"When Jesus disembarked and saw the vast crowd,his heart was moved with pity for them,for they were like sheep without a shepherd;and he began to teach them many things".
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There are many good and wonderful things that one learns in the years he spends in the seminary. There is much growth, development, and personal improvement that one experiences through the many programs, activities, assessments and tasks that the seminary provides. In many ways, a seminary ‘pulls’ and ‘stretches’ a student in all sorts of directions in order to see how much of his potential can be realized—all for his personal good as well as the good of the church.
Good seminary programs are structured in a way that would allow those passing through them to become well-rounded, mature, cultivated and intelligent young men who will one day become effective ministers of the church. Do not wonder then if at times you would feel yourselves ‘swamped’ with a thousand-and-one things to do or attend to in seminary. And avoid as much as possible, the temptation to complain too much that you can no longer seem “to find time” for yourselves. Believe me, it’s early training, and good too. For when you do get ordained, one of the things you’ll discover you have to live with and accept, and later on appreciate perhaps, is the fact that there will really be very little time for yourself. Your day will be largely filled with activities, some of which you yourself arrange, but many still will be arranged for you by others.
Naturally, you will be expected to learn to keep everything ‘balanced’ as you go through it all. This means that as a seminarian now and later on as a priest, it is the expectation that while you will know how to set aside time for yourself: for prayer, rest and relaxation, reading and study, for a hobby here and there, the greater portion of your time will still be spent “laboring in the vineyard”, where there is indeed much to be done. While we must never neglect our personal needs—otherwise we risk frustration and burnout—the fact remains that as priests, God’s people come first. However good, effective, and efficient we might be as priests, our first and utmost priority must always be the service we render people, whatever shape or form that might take in our day-to-day living out of our ministry.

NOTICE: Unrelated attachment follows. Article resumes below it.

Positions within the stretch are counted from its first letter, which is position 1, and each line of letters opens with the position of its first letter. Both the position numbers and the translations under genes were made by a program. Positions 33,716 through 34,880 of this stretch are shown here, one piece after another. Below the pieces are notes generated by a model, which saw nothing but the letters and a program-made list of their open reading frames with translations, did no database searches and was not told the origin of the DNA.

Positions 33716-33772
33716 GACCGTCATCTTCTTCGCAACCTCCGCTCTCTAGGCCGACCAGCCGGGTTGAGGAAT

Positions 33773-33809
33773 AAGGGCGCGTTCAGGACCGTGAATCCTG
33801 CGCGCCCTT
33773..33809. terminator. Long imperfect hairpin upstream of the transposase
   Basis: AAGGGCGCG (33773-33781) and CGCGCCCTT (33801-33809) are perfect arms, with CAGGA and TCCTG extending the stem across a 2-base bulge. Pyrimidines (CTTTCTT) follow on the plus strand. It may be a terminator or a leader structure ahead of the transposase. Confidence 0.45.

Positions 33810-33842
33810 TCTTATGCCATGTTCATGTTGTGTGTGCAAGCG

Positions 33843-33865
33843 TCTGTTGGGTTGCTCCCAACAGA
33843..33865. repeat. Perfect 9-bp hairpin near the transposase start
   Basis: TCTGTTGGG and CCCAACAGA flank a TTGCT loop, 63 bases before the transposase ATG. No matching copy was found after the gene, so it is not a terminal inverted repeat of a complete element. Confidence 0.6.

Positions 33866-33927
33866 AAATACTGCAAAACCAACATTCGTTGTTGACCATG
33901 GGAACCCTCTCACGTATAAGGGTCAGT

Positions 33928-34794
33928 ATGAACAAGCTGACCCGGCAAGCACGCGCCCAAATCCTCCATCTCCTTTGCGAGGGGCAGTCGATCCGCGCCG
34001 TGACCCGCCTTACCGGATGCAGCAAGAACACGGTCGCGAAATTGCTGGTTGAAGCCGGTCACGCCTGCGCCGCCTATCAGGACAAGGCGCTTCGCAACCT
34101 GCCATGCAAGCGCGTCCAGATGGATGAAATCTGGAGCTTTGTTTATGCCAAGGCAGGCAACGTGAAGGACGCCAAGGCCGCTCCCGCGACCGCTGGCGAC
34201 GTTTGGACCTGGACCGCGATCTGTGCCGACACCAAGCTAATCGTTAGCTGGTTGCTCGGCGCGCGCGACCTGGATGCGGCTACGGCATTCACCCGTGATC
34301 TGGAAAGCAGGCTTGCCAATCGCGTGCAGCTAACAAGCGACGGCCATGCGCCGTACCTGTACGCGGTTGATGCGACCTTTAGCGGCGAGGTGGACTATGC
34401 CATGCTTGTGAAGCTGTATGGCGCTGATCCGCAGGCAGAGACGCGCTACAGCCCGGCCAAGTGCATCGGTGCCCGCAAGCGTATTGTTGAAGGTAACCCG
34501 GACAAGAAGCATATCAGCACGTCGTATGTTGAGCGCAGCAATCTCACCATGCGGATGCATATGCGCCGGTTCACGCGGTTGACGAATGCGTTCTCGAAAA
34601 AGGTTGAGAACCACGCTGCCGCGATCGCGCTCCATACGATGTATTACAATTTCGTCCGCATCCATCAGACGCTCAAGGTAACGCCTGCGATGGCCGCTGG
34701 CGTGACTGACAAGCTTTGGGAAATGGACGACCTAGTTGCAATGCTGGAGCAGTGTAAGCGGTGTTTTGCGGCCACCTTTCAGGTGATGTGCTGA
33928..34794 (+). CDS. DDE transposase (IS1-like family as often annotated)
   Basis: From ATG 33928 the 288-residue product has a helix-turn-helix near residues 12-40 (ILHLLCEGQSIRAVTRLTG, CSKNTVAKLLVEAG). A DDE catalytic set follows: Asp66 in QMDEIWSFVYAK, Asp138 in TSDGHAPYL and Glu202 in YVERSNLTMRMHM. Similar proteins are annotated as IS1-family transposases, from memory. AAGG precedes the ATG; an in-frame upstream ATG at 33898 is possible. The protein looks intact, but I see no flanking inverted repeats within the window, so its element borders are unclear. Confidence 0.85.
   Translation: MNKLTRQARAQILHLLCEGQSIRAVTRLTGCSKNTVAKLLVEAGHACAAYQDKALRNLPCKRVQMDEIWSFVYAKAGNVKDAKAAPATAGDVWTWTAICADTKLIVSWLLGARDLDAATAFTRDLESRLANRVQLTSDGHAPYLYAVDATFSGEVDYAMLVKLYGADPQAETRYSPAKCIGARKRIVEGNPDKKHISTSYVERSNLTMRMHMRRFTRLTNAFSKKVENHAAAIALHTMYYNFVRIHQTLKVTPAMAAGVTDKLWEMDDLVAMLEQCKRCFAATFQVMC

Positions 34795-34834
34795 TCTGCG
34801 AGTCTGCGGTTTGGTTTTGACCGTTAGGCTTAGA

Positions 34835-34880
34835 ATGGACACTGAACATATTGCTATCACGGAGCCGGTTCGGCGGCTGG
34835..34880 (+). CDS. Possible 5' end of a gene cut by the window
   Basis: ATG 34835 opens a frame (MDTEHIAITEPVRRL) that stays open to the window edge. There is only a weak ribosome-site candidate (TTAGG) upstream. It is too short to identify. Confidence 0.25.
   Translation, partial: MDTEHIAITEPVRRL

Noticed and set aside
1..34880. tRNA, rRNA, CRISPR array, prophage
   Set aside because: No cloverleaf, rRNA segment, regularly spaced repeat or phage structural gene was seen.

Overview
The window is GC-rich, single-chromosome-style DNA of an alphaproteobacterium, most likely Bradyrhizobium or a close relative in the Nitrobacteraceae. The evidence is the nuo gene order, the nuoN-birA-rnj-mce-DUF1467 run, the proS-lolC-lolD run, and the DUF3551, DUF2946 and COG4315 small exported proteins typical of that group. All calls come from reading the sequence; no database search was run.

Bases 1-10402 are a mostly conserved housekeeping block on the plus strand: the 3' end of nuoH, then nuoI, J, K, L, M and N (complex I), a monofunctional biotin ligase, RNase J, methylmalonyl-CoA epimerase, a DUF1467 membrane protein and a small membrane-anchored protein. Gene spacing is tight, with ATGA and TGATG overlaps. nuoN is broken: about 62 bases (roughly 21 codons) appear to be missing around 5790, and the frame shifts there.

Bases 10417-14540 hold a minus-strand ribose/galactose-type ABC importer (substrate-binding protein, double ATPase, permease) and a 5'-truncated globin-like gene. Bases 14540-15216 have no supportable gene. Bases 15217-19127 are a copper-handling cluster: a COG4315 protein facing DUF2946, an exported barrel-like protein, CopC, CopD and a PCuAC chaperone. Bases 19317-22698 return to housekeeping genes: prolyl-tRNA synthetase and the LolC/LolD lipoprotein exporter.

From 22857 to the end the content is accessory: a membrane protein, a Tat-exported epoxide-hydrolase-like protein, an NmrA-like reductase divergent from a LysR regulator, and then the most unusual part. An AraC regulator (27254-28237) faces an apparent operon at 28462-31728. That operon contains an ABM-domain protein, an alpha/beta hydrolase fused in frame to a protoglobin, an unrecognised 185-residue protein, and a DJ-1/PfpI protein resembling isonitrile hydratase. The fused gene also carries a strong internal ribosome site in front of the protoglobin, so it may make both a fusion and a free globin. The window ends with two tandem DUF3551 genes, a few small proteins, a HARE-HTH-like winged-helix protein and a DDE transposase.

People come first. They always come first, within reasonable limits of course. But this statement, more than simply telling us that we should do as much good as we can for others, is actually an invitation to consider why in fact a priest (and a student preparing to become one) does the service that he does. And the answer is really very simple: that’s what a priest is. He’s “a man for others”. Take away all the trappings and peripherals that often hide who we are and what we do, strip away the layers of titles and degrees and honors and positions that “come with the territory” and you will get to what is really the heart and core of what a priest is meant to be.
Living for others is a priest’s calling. In fact that’s what (hopefully) attracted him to the priesthood to begin with. “Living for others” is the raison-d’etre of everything we do in seminary from the very first thing you do when we get up in the morning, to the last prayer we say before retiring at night. The “other” is the ever-present glue that holds together our entire life as a seminarian and as a priest. The desire to “live for others” is also the ever-present spirit that should direct all our efforts, activities, and goals in seminary formation. Seminary students are young men who are being formed to be “other-centered” persons. As priests, this orientation towards others is absolutely indispensable in living our calling as ministers of the gospels and servants of Christ’s flock. There is simply no alternative.
In our concrete day-to-day life in seminary, however, it is sometimes difficult to fully understand or even be reminded of this. How in fact does living in seminary make one a “man-for-others”? Do not imagine this to be an easily answered question, for we know only too well that while the seminary tries to train us in generosity, hospitality, and service-orientedness, there is also much in seminary that makes us turn too much towards ourselves. The ever-present admonition in seminary to “be mindful of oneself”—meaning to understand oneself, one’s strengths, weaknesses, sins, etc.—is meant for our good. The constant reminder to us to look into our hearts and souls is meant, we are told, to “purify one’s intentions” and rid us slowly of things in us that do not befit a future servant of the church. But like any good thing in this world, there is also a ‘downside’ to this admonition, and that is it could degenerate into unnecessary ‘navel-gazing’ and an introspection that loses touch with its original goal—to rid oneself of the ‘self’ in order to live for others.